“Many mining and earthmoving operators are mandating tyre pressure record checks on a weekly basis,” he says. “When mine sites have up to 2000 tyres and it takes more than three minutes per tyre to check (let alone record the information), this costs a lot of time and time equals dollars. 

“Doing the maths, this would require more than 100 man hours per week. By running a weekly automatic report using LSM Technologies FSM tracking telemetry with no paperwork, the instant savings for the mine site are phenomenal.” 

The TMS reporting system also saves time by alerting employees exactly which tyre needs attention, rather than relying on slower human checks of each and every tyre.

“By knowing which tyre has an issue to target, you don’t need to get under to check the pressure and find out that of my 50 tyres, 49 were fine,” Woodford explains. “Looking on the screen, you can immediately identify which tyres need attention or re-pressurisation, say on the third trailer on the second axle on the inside, which is a massive saving of time.”

As well as assisting during severe weather events and routine checks, LSM’s TMS also aids in monitoring the pressure and temperatures of tyres in everyday usage for on and off-road transport, light vehicles, mining trucks and port operations – any vehicle with a pneumatic tyre.

Woodford says tyre-related accidents can cause injuries, even fatalities on mine sites, highlighting the importance of continuous monitoring of tyres.

Many Australian regulators and occupational health and safety authorities have acknowledged that TMS brings enhanced safety to industry. For example, the Queensland Department of Natural Resources, Mines and Energy (DNRME) updated its recognised standard 13 tyre, wheel and rim management 2016 to include TMS.

Additionally, the Western Australian Department of Mining and Petroleum (DPM) also included TMS in its guidelines on tyre safety for earthmoving machinery in 2015.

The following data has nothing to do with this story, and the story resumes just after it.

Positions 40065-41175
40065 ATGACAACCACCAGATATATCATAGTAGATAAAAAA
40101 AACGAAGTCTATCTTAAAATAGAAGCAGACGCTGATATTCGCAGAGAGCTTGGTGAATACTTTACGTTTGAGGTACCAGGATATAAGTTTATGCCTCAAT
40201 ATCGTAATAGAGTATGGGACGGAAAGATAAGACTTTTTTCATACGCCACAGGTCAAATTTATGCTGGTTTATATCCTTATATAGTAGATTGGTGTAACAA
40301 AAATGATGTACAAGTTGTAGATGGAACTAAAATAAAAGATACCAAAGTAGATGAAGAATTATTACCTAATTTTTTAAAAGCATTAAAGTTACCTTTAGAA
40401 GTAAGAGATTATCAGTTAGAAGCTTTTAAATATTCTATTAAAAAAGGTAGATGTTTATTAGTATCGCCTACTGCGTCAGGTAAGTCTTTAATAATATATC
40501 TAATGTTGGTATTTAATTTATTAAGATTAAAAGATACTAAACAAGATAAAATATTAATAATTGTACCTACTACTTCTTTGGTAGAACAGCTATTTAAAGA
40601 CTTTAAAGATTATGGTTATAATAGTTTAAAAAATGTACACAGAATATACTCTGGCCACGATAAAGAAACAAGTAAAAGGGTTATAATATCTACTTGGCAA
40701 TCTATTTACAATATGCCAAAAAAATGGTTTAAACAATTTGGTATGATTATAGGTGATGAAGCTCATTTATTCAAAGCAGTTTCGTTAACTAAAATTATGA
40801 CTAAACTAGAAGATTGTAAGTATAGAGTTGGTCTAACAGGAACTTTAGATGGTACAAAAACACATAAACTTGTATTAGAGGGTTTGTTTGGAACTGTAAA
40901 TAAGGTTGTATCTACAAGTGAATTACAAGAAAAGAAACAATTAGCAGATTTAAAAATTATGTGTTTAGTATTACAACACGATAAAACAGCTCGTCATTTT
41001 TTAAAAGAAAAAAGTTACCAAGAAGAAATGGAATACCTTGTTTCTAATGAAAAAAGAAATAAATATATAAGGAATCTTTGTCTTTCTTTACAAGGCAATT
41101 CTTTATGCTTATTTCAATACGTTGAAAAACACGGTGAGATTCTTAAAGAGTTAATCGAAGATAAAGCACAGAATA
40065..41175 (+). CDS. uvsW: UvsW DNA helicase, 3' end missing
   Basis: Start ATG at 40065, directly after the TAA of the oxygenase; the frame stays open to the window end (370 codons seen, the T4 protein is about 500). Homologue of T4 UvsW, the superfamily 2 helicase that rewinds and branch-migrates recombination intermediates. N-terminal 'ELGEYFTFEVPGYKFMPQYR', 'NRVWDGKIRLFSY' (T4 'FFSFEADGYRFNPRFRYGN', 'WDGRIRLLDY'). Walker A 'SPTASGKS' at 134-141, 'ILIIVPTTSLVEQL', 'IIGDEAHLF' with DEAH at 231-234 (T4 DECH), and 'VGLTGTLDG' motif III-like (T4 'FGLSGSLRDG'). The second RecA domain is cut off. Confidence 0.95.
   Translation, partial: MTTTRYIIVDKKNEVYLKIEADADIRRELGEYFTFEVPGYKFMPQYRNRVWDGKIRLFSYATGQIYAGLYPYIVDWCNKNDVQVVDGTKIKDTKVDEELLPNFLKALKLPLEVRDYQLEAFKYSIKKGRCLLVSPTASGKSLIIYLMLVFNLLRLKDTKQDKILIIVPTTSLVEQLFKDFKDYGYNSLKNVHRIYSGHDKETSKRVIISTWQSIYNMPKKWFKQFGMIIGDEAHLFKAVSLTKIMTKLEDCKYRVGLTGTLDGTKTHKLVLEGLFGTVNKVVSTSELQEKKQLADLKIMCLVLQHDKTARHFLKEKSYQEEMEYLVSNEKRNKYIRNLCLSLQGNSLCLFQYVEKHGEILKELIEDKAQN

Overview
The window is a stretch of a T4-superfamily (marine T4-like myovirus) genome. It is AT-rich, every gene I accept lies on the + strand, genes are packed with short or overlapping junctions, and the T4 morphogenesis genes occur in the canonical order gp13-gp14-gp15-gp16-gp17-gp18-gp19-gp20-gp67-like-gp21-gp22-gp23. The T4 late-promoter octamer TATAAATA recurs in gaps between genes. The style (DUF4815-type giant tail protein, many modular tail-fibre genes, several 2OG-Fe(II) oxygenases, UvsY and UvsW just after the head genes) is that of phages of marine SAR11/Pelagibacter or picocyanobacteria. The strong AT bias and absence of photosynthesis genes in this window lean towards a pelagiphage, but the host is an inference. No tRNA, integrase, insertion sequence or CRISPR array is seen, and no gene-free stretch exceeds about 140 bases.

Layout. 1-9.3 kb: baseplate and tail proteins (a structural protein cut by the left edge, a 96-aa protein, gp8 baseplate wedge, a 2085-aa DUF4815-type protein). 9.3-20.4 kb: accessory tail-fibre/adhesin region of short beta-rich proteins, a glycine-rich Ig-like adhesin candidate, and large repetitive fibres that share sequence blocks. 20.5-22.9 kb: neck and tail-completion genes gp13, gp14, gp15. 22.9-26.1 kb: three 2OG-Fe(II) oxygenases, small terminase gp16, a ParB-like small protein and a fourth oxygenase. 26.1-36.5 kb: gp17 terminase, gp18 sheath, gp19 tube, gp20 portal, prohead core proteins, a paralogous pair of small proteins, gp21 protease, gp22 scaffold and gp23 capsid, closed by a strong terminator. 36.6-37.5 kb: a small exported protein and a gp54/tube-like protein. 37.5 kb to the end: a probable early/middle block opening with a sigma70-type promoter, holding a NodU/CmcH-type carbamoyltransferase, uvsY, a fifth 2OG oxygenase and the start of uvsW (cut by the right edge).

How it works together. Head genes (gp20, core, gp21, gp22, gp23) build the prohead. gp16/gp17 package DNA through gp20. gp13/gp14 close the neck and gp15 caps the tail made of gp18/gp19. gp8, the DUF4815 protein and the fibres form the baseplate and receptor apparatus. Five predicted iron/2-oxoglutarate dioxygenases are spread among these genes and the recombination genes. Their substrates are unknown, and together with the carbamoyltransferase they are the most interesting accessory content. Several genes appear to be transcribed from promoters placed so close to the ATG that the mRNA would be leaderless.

“Maintaining the correct tyre inflation pressures is critical for a safe operation and prolonged tyre life,” Woodford says. “By implementing TMS technologies, vehicle operators are able to not only improve safety in their operational and maintenance tasks, but also dramatically reduce maintenance costs.”

In New South Wales, 22 per cent of transport truck crashes are related to tyre failures, according to the New South Wales Centre for Road Safety report. Meanwhile, 33 per cent of truck fires are due to issues with wheels and tyres, according to the Major Accident Investigation Report – 2015.

As more industry bodies and authorities around the world begin to mandate permanent tyre management systems, Woodford urges Australian companies to follow the trends and safeguard their tyre-related operations.

“It is interesting to note that TMS are mandatory for all domestic passenger vehicles and trucks in the United States, Europe, Korea, China and Japan,” Woodford says.

“By implementing TMS, vehicle operators are able to dramatically reduce maintenance costs, extend tyre service life, reduce fuel consumption, improve braking, handling and control and of course, experience less downtime.”